Saturday, December 26, 2015

Un-Decking the Halls!

DC Department of Public Works will pick up Christmas trees and wreaths from Dec 26 through January 8 for composting! PLEASE DO NOT BAG YOUR TREE, and kindly remove all ornaments. Trees will be pick up after January 8, but may not be composted! Just leave the trees near your trash bins!

Meanwhile, you can send your holiday cards to St. Jude's Ranch for Children which will upcycle these into new creations!

Thursday, December 10, 2015

The DC Recycler's 2015 Green Holiday Gift Guide

Need some green gift ideas about now?  Here are just a few to ponder!

  • Shop Online but offbeat. Have you found The Grommet?  They have a plethora of unique and quirky gifts.  Check out their Sustainable Living line. Uncommon Goods also has some fun stuff. 
  • Buy more conventional, but still green. Bambeco is Baltimore based and they're all about sustainability.  They give a lot of money to help restore the bay, and OK, they're my friends. Check them out.
  • Buy local.  Indulge your favorite chef or gamer with a gift certificate from Hill's Kitchen or Labyrinth
  • Gift a class.  The Hill Center on Capitol Hill has a wide array of classes - including an urban foraging class and a vegan cooking class. 
  • Kayak and paddleboard the Potomac: The Key Bridge Boat House has 2016 season tickets on sale now.  You'll be set to go when they open in April.
  • How about an amazing helmet or backpack for your favorite cyclist from Torch Apparel?! 
  • Give some homemade food.  If you have 15 jars of strawberry jam, or salsa, or jalapenos, that you made this summer (ummm, like me), share that bounty!  Or, make a batch of granola and bag it as gifts. You can find my favorite recipe here!  There's still time to get some great labels at
  • Live the cliche, make potholders!  Those potholder frames have evolved and are larger and much more practical.  You can pick up a loom and loops at Sullivan's Toy Store on Wisconsin Avenue. If you want more loop colors, check out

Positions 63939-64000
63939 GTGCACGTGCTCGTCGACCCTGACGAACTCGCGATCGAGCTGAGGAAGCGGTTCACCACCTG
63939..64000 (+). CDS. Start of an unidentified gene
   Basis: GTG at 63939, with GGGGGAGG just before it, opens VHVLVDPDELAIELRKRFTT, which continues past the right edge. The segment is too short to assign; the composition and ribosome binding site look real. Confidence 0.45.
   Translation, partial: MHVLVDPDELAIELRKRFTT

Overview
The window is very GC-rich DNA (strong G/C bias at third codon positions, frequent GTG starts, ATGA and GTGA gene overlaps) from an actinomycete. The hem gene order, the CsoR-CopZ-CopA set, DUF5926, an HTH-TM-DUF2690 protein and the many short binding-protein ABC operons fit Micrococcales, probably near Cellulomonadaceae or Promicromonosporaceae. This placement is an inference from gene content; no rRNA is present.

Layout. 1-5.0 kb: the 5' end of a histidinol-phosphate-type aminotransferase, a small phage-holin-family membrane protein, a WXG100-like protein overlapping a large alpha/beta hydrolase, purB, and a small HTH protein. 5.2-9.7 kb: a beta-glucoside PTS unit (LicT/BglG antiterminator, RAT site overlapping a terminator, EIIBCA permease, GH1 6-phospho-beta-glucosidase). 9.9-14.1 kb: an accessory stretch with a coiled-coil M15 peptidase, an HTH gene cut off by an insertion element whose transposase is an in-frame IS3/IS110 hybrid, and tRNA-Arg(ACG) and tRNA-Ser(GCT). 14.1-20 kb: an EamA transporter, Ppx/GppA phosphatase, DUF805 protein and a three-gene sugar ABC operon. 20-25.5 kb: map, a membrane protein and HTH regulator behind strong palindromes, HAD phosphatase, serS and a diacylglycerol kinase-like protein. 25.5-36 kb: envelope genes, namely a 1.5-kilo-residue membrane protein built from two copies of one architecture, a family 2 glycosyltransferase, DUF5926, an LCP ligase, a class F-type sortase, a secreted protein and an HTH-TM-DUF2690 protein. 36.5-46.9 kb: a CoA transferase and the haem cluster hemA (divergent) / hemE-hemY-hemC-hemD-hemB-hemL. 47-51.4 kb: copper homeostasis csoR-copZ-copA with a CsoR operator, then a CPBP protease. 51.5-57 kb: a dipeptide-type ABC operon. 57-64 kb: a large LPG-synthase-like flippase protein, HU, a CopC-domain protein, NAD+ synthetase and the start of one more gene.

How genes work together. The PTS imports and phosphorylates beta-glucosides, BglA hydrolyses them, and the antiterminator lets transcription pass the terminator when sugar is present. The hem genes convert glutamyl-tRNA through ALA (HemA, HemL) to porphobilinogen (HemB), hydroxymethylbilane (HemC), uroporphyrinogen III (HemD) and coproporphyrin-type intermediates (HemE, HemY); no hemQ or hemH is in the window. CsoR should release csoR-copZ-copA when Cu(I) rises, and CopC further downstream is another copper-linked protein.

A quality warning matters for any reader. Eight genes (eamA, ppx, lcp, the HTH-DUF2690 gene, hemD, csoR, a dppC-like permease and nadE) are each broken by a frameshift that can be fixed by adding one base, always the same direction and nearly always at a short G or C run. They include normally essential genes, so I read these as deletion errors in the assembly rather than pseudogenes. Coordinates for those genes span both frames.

• And for that person who has absolutely everything, share the love. Gift a donation in their name to a local non-profit! There are so many great groups to choose from such as Sierra Club DC, the Anacostia Watershed Society, the Alice Ferguson Foundation and the list goes on, and on.  
Mostly, have yourself and yours a merry and very GREEN holiday season!

Wednesday, November 11, 2015

Reduce your Catalog Footprint!

Tis the season - for too many catalogs. While I rarely buy out of catalogs, my mailbox is brimming with them.  Here are a couple of options for culling the catalogs you receive.

PaperKarma is a free smartphone app.  You register your address(es) and name(s) and take pictures of the business logo and address of the unwanted catalog and/or junk mail, and upload this. within the app. Then, you're done! PaperKarma contacts the business and unsubscribes you from their mailings.  The first three cancellations are free and after that you can continue the service for $1.99/mth or $9.99 per year for an unlimited number of un-subscriptions.

Catalog Choice is currently web-based though they're developing an app.  Their services are free. You establish a free account and type in the addresses of the catalogs and junk mail you don't want to receive. They're a non-profit that was recently acquired by the Story of Stuff project.

Go On Line:  If you go to the company's website, you can often find an "unsubscribe" option.  This can work for catalogs and for junk email.

Call:  Most catalogs still include a phone number for orders.  Call and ask to speak to customer service - or just tell the person who answers that you no longer want to receive the catalog.

Catalogs are printed months in advance, so it may take 6-8 weeks to get OFF any mailing list.  While you may not save a tree this year, you will in the long haul.

Friday, October 16, 2015

Time to Freeze the Herbs!